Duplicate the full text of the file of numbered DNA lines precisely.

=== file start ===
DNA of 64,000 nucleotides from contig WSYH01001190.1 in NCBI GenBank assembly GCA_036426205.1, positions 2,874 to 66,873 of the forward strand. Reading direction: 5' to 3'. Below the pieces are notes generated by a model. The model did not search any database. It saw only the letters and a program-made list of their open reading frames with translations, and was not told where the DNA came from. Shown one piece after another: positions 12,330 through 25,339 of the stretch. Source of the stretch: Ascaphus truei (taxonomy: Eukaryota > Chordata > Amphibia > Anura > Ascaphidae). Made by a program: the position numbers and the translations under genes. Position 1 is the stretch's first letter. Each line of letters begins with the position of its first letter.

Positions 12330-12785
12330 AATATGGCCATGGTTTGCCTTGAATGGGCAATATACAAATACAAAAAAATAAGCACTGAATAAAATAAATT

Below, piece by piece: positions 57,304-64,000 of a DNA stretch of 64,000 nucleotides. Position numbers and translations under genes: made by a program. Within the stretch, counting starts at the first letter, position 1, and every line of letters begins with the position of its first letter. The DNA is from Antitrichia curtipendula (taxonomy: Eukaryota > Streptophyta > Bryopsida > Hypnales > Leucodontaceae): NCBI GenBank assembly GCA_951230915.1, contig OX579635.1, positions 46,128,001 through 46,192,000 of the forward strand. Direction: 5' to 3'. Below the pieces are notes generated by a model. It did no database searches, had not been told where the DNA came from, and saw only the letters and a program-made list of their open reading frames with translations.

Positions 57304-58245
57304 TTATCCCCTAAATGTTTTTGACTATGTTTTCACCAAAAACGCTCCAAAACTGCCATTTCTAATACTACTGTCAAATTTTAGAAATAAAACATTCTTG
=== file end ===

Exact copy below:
DNA of 64,000 nucleotides from contig WSYH01001190.1 in NCBI GenBank assembly GCA_036426205.1, positions 2,874 to 66,873 of the forward strand. Reading direction: 5' to 3'. Below the pieces are notes generated by a model. The model did not search any database. It saw only the letters and a program-made list of their open reading frames with translations, and was not told where the DNA came from. Shown one piece after another: positions 12,330 through 25,339 of the stretch. Source of the stretch: Ascaphus truei (taxonomy: Eukaryota > Chordata > Amphibia > Anura > Ascaphidae). Made by a program: the position numbers and the translations under genes. Position 1 is the stretch's first letter. Each line of letters begins with the position of its first letter.

Positions 12330-12785
12330 AATATGGCCATGGTTTGCCTTGAATGGGCAATATACAAATACAAAAAAATAAGCACTGAATAAAATAAATT

Below, piece by piece: positions 57,304-64,000 of a DNA stretch of 64,000 nucleotides. Position numbers and translations under genes: made by a program. Within the stretch, counting starts at the first letter, position 1, and every line of letters begins with the position of its first letter. The DNA is from Antitrichia curtipendula (taxonomy: Eukaryota > Streptophyta > Bryopsida > Hypnales > Leucodontaceae): NCBI GenBank assembly GCA_951230915.1, contig OX579635.1, positions 46,128,001 through 46,192,000 of the forward strand. Direction: 5' to 3'. Below the pieces are notes generated by a model. It did no database searches, had not been told where the DNA came from, and saw only the letters and a program-made list of their open reading frames with translations.

Positions 57304-58245
57304 TTATCCCCTAAATGTTTTTGACTATGTTTTCACCAAAAACGCTCCAAAACTGCCATTTCTAATACTACTGTCAAATTTTAGAAATAAAACATTCTTG